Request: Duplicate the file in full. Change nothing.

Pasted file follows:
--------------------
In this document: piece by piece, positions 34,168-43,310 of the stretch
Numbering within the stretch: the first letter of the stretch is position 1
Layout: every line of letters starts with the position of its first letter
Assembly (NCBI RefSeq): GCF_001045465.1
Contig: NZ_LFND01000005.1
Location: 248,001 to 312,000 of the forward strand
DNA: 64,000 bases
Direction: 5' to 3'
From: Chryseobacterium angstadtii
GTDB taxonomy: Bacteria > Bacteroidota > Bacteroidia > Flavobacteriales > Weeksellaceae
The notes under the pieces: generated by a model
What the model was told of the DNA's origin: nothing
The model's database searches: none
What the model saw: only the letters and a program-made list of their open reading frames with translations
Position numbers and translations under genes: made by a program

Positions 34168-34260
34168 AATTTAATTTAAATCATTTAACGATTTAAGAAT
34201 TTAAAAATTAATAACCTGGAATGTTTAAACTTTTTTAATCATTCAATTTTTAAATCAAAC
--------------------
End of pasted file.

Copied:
In this document: piece by piece, positions 34,168-43,310 of the stretch
Numbering within the stretch: the first letter of the stretch is position 1
Layout: every line of letters starts with the position of its first letter
Assembly (NCBI RefSeq): GCF_001045465.1
Contig: NZ_LFND01000005.1
Location: 248,001 to 312,000 of the forward strand
DNA: 64,000 bases
Direction: 5' to 3'
From: Chryseobacterium angstadtii
GTDB taxonomy: Bacteria > Bacteroidota > Bacteroidia > Flavobacteriales > Weeksellaceae
The notes under the pieces: generated by a model
What the model was told of the DNA's origin: nothing
The model's database searches: none
What the model saw: only the letters and a program-made list of their open reading frames with translations
Position numbers and translations under genes: made by a program

Positions 34168-34260
34168 AATTTAATTTAAATCATTTAACGATTTAAGAAT
34201 TTAAAAATTAATAACCTGGAATGTTTAAACTTTTTTAATCATTCAATTTTTAAATCAAAC